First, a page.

Russ: Okay. You know, you look pretty young. I’ve interviewed lots of consul generals; I think you’re the youngest one.
George: I’ll take this as a compliment.
Russ: You should. How did you ascend to such an important position so early in your career?
George: Well, I went through the normal path, the hierarchy of the ministry. Houston is my third posting; I’ve served in Africa, I’ve seen in Azerbaijan before as number two at the embassy there, dealing with energy again. So Houston is a pretty familiar place.
Russ: Oh yeah.
George: Again, oil and gas here is the main business.
Russ: Yeah, okay.
George: I’m very excited to be here, though.
Russ: Okay. So what would the ideal scenario be, the relationship between our two countries say five years from now?
George: Well, we have excellent bilateral relations with the U.S.; we have been allies for so long. Now I think we need to work a little bit more on several issues and on sectors that we have been intensified in our corporation, and energies would be the one; we’re looking forward to having major U.S. companies doing E&P activities in Greece. We’re looking forward to having more American tourists in the Mediterranean, especially Greece. So far we have American tourists through cruise ships, but we don’t have them directly, so this is a sector that we – at least I’m planning to work on.
George: Then all types of trade. As I said, our maritime companies are the most active in the world, they have one of the major fleets, and we would like to work with American exporters in order to have their products in Greece.
Russ: Okay. Strictly from my perspective from watching the media, it seems like the fiscal difficulties that were taking place in Greece seem to be kind of fading in the background now too.
Russ: Does it feel stable today?
George: Well, the situation, I think it started to pick up slowly but steadily. After five years of long recession we’re now in a position to say that the trend has been reversed. And it has been a really painful period for our citizens, but for the first time after five years we managed to create more revenues than money we spent.
George: This is something really unique. This is something rarely seen today among the worsening economies.
Russ: Right. Absolutely.
George: We’re going to be enjoying – this is about to be confirmed – a very important surplus in our budget.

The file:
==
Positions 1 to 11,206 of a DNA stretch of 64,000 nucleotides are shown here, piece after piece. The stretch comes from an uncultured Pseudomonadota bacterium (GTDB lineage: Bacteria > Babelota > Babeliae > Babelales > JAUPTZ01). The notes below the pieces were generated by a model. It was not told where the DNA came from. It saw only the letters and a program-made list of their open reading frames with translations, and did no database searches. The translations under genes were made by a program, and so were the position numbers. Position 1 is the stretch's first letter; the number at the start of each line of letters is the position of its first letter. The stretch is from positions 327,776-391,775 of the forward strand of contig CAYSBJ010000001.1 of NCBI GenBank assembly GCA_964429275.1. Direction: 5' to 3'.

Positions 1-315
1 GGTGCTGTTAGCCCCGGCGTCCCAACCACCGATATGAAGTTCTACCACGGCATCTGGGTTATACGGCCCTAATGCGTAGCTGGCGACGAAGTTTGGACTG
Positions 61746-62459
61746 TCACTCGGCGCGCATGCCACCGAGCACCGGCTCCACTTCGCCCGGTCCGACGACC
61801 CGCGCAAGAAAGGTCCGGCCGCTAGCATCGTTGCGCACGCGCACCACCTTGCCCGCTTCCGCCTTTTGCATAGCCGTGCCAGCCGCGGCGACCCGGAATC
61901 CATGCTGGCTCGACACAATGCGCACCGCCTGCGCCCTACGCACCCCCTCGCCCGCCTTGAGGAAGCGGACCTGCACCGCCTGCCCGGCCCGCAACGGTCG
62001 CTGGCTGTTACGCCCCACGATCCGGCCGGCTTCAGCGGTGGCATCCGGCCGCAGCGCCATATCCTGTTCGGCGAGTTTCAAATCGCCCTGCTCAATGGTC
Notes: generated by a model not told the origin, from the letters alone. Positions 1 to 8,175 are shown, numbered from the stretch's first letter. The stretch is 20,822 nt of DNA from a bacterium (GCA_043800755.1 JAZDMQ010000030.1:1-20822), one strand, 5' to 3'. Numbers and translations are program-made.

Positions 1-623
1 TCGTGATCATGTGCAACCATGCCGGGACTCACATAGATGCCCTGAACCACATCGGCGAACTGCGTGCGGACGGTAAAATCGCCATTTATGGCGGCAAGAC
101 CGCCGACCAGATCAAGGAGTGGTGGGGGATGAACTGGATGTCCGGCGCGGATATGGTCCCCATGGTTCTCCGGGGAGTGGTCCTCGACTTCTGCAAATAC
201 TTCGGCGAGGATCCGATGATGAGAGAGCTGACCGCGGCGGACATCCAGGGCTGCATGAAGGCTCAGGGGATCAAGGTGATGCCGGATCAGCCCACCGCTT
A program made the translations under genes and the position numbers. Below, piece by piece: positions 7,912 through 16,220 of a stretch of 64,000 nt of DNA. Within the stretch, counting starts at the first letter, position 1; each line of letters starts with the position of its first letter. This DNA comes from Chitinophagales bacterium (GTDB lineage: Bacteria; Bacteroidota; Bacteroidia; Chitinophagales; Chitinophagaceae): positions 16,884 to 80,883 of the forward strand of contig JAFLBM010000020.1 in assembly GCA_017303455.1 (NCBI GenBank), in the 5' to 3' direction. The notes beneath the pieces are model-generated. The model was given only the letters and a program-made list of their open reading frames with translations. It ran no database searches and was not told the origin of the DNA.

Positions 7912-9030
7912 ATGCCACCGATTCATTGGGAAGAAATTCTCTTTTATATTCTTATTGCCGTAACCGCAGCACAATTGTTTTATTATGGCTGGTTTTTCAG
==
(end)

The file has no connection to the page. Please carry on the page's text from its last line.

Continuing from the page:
George: To be used either for social purposes or for investment purposes in the future. But the basic thing is that we establish the reputation of the country back again as a country which is – who takes care of its economics, its finances, and it’s an attractive pull for investors.
Russ: Great. You mentioned the European Union a while ago; how important is the European Union to you and to Greece, and how important is Greece to the European Union?
George: Well, it’s very important. It’s our home basically. Greece is one of the oldest members of the European Union. And coincidentally, this semester Greece is holding the EU presidency.
George: That means we’re working on several priorities with other partners in order to make our year better. We’re trying to promote growth, we’re trying to set up the mechanism for a better and tighter banking corporation. We’re also working on the illegal immigration issue, which is a very thorny issue for the entire European Union, especially for the south, but for Texas as well to a lesser extent.
George: And we’re also paying attention to our maritime borders and to the so-called blue growth, how we can use the sea in order to generate more income.
Russ: Great. George, I really appreciate you sharing the Greece perspective with us.
George: Thank you.
Russ: You bet. And that wraps up my discussion with George Papanikolaou, the Consul General of Greece. This has been another Thought Leader production, brought to you by PKF Texas Entrepreneur’s Playbook. Tune in next week for another chapter.